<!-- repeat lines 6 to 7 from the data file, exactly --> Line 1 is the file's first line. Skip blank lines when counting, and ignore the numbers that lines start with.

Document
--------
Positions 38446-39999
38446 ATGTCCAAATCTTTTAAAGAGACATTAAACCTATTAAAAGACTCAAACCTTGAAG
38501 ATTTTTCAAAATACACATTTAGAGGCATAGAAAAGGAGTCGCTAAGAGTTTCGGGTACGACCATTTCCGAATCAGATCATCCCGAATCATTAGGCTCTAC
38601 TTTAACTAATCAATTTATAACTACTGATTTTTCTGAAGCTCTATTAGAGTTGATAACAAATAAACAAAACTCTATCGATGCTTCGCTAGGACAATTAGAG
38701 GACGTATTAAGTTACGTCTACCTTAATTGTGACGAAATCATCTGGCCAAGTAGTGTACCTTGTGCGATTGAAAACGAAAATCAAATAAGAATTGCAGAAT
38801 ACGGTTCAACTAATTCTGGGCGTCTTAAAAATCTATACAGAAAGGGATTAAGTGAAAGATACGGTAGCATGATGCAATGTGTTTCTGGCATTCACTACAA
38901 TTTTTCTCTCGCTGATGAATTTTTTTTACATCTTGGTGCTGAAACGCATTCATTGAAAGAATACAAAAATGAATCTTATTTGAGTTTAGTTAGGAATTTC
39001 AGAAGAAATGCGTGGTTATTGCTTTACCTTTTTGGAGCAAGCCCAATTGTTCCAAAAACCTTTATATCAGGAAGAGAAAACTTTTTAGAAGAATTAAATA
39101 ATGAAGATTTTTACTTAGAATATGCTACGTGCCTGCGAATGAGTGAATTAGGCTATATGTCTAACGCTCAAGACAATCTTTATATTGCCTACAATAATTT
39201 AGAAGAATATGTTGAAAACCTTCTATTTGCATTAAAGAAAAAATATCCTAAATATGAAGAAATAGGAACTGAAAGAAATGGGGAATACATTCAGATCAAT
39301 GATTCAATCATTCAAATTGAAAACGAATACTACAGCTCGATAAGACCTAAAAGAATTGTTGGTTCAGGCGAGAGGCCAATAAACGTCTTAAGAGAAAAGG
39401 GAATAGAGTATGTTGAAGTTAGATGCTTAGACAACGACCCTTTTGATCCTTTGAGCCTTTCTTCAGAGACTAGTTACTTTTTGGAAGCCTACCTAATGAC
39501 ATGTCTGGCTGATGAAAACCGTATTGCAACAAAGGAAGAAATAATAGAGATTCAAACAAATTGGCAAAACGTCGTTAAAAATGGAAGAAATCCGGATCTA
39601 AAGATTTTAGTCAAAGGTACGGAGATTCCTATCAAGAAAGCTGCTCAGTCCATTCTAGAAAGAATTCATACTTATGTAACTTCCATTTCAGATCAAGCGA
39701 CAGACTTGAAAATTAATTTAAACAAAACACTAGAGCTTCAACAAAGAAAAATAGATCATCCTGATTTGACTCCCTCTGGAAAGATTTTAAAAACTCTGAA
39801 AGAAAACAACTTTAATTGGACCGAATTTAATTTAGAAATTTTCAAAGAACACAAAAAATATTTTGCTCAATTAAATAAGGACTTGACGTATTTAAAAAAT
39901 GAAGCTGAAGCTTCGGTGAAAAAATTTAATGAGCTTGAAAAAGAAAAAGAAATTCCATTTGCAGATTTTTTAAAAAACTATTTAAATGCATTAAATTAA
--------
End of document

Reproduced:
38801 ACGGTTCAACTAATTCTGGGCGTCTTAAAAATCTATACAGAAAGGGATTAAGTGAAAGATACGGTAGCATGATGCAATGTGTTTCTGGCATTCACTACAA
38901 TTTTTCTCTCGCTGATGAATTTTTTTTACATCTTGGTGCTGAAACGCATTCATTGAAAGAATACAAAAATGAATCTTATTTGAGTTTAGTTAGGAATTTC